The Perils of Perfectionism

29 08 2011

I ‘ve been a perfectionist all my life. My mother is Chinese and yes, some of the stereotypes about ‘Tiger Mothers’ are true. I had my first piano lesson at 3. If I brought a straight A report card home, my mom would just say “Ok, do it again next time.” I’ve been conditioned since birth to grow up to be a virtuoso pianist who moonlights as a surgeon and does pro bono charity work as a lawyer for the disenfranchised in my spare time. In a word, to be perfect.

Perfectionism can be a positive force. It motivates people to work hard and keep high standards. After all, being the ‘best you can be’ is what self improvement is all about. However, we’re here today to talk about the negatives of perfectionism, and how the need to go beyond excellent and be perfect can actually keep us from progressing in our goals.

We are all familiar with the idea that perfectionists are over-achieving workaholics but here are some other warning signs of perfectionism.

Perfectionists don’t try new things

Perfectionists avoid being anything less than perfect at all cost. Usually this means working to the bone to achieve perfection but sometimes this means inaction. Often, when a perfectionist tries something new and they aren’t immediately good at it, they give up (see my post last week about my 2 week stint on the bass guitar). When the new activity is already perceived to be difficult, many perfectionists don’t even bother trying at all.

Perfectionists don’t get things started

Even when perfectionists do decide that they are going to take on a difficult new task, they are slow to get the ball rolling. If there is any worry that they might perform poorly, perfectionists will procrastinate and attempt to delay that poor performance as long as possible. It’s funny that perfectionists often come off as slackers.

Perfectionists think “I won’t start this project until I know the right way to do it.” Perfectionists have an ‘all or nothing’ attitude. Either something has to be done impeccably, or not at all.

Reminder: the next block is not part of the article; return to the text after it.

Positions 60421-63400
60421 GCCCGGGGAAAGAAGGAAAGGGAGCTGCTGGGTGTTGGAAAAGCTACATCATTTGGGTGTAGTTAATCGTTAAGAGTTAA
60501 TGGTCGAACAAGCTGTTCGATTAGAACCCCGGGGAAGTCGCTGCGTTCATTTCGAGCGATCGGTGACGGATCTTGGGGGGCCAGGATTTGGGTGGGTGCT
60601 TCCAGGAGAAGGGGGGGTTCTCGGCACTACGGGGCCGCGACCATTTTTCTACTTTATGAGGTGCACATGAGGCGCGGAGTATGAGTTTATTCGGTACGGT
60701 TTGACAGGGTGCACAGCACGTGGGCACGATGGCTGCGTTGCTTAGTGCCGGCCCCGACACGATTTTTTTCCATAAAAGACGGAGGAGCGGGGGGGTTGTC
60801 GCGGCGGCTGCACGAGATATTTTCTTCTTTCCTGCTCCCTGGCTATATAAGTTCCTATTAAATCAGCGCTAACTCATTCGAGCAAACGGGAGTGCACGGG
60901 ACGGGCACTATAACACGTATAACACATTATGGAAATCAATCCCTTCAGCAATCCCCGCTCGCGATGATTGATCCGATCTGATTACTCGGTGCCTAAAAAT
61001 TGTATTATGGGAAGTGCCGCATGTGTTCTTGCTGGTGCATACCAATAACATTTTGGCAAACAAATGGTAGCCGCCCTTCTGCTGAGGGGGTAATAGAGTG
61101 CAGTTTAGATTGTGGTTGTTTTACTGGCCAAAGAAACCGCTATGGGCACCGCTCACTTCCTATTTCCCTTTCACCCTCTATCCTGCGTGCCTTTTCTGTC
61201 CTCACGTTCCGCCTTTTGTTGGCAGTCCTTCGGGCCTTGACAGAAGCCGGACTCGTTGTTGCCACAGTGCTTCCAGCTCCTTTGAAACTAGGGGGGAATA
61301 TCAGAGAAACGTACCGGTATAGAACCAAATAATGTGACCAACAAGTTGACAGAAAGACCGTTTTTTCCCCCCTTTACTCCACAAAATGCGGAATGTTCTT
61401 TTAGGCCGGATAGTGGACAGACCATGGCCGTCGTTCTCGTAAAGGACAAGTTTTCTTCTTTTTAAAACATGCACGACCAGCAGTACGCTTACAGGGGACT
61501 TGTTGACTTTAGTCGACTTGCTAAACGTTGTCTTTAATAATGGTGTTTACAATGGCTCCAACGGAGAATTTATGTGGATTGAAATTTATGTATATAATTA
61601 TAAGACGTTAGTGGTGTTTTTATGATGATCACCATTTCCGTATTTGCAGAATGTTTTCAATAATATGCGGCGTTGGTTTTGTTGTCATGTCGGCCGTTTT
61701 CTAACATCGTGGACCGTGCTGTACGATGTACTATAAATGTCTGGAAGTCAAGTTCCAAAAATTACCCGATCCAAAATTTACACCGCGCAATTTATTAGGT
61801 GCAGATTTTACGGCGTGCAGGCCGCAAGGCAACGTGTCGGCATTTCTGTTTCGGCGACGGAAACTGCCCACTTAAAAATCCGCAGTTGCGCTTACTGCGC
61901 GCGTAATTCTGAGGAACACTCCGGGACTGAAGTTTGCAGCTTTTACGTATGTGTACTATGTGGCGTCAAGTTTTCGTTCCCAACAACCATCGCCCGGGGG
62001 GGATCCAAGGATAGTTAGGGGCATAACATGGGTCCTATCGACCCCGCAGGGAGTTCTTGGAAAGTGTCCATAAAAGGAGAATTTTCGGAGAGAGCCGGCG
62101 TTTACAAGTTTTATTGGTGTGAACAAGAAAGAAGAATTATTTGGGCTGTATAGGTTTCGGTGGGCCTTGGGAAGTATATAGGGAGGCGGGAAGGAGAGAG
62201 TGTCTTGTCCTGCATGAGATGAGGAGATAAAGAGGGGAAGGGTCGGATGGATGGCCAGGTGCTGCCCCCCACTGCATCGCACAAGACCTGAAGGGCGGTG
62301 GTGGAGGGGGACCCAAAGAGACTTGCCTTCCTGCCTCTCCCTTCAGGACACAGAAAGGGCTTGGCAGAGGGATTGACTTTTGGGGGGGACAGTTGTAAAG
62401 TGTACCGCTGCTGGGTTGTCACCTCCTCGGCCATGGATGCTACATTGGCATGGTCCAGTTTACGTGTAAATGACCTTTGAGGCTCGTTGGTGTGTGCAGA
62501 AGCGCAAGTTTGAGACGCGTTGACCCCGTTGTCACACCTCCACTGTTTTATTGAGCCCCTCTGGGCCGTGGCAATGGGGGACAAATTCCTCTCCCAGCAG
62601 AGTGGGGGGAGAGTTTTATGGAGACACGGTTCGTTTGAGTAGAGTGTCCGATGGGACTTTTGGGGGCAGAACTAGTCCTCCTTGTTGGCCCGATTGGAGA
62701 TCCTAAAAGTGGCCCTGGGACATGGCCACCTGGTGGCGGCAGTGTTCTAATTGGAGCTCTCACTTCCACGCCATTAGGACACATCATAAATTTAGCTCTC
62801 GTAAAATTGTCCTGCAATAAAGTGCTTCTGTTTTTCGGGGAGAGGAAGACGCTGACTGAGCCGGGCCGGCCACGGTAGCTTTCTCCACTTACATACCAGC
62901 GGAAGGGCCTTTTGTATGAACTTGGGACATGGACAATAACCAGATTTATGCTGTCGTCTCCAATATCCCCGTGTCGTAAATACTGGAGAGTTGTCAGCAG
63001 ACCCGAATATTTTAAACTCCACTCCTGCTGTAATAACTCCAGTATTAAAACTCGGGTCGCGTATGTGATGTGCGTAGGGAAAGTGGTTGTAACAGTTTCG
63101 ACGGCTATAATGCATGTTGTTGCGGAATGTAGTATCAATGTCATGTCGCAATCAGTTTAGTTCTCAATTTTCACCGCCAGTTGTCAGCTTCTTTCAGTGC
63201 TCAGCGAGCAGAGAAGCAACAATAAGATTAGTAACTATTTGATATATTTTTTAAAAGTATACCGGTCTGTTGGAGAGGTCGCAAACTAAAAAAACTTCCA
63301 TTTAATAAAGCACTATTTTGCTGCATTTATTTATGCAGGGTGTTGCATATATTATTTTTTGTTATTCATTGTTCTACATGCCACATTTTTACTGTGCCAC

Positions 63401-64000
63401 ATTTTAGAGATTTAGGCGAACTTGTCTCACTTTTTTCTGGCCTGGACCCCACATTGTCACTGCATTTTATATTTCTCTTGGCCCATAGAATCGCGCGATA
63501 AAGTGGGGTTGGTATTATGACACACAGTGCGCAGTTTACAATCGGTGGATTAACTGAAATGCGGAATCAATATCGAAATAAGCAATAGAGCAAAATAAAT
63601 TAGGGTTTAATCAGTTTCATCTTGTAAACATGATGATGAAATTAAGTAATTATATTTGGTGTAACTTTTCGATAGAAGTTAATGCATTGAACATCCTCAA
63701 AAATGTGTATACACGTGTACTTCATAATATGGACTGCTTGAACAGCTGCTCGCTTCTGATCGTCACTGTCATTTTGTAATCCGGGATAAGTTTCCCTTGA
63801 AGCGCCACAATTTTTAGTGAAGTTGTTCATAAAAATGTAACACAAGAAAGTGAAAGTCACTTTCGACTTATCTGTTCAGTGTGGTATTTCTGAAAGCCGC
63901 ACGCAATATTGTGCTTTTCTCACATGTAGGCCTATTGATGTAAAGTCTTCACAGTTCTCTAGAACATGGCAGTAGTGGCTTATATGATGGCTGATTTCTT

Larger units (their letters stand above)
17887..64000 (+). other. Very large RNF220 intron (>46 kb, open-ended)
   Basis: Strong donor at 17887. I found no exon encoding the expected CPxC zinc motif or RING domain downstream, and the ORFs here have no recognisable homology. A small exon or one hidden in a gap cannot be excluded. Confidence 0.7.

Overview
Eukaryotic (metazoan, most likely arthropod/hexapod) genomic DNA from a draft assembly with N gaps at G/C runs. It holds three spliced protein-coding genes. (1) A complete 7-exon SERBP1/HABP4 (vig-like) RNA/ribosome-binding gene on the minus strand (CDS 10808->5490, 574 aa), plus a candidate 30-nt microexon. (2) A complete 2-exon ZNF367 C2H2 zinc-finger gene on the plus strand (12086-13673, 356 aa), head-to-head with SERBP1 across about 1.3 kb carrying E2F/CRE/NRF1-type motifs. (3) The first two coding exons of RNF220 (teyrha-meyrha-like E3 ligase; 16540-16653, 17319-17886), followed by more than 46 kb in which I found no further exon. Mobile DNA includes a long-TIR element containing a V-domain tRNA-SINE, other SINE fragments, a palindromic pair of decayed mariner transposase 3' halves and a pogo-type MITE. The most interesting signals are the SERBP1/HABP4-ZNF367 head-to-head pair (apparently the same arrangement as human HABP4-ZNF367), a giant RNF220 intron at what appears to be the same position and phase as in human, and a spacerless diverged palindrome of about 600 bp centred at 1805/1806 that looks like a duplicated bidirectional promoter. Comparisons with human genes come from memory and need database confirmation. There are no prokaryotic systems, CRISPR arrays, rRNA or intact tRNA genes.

Perfectionists don’t get things done

In addition to not being able to start projects, perfectionists often have trouble finishing them too. It’s not that perfectionists aren’t productive, they’re usually workaholics. What stops them from actually finishing projects, though, is getting too hung up on small details. They waste time on perfecting individual components and lose sight of the bigger picture.

No matter how much work they do get done, perfectionists will never feel finished. They will forever be chasing perfection when it doesn’t exist. Perfectionists run at full speed but never get anywhere. It’s stressful, exhausting and debilitating.

How to Overcome Perfectionism

Perfectionism is a tough habit to break because it’s so closely tied to feelings of worth. In order to improve, we must learn to separate healthy goals from harmful obsession. The key to this is to re-examine our motivations.

Perfectionism is often fueled by external, rather than internal causes. Perfectionists want to be perceived as excellent by others. They feel they have an image to maintain, an image to present to everyone else.

The irony is that perfectionism, though it does not necessarily stem from the self, is self-imposed. We must, however, remember that it is only us that holds us to these standards. If at any point we choose to change those standards or those goals, we can.

So what should our goals be?

Perfectionists often strive for things: a promotion, a raise, a title or recognition. It’s better, however, to work toward values and actions: doing things with integrity, being a supportive team member, working hard or being enthusiastic. It is a far more admirable thing to accomplish something with a positive spirit and to grow and learn in the process, than it is to accomplish it perfectly.

So even though we all want to be MVP, to be perfect and to get those gold stars, being ‘Most Improved’ is just as worthy a pursuit.

Can you relate to these traits of perfectionists? What are your stories of struggling with, and overcoming, the need to be perfect?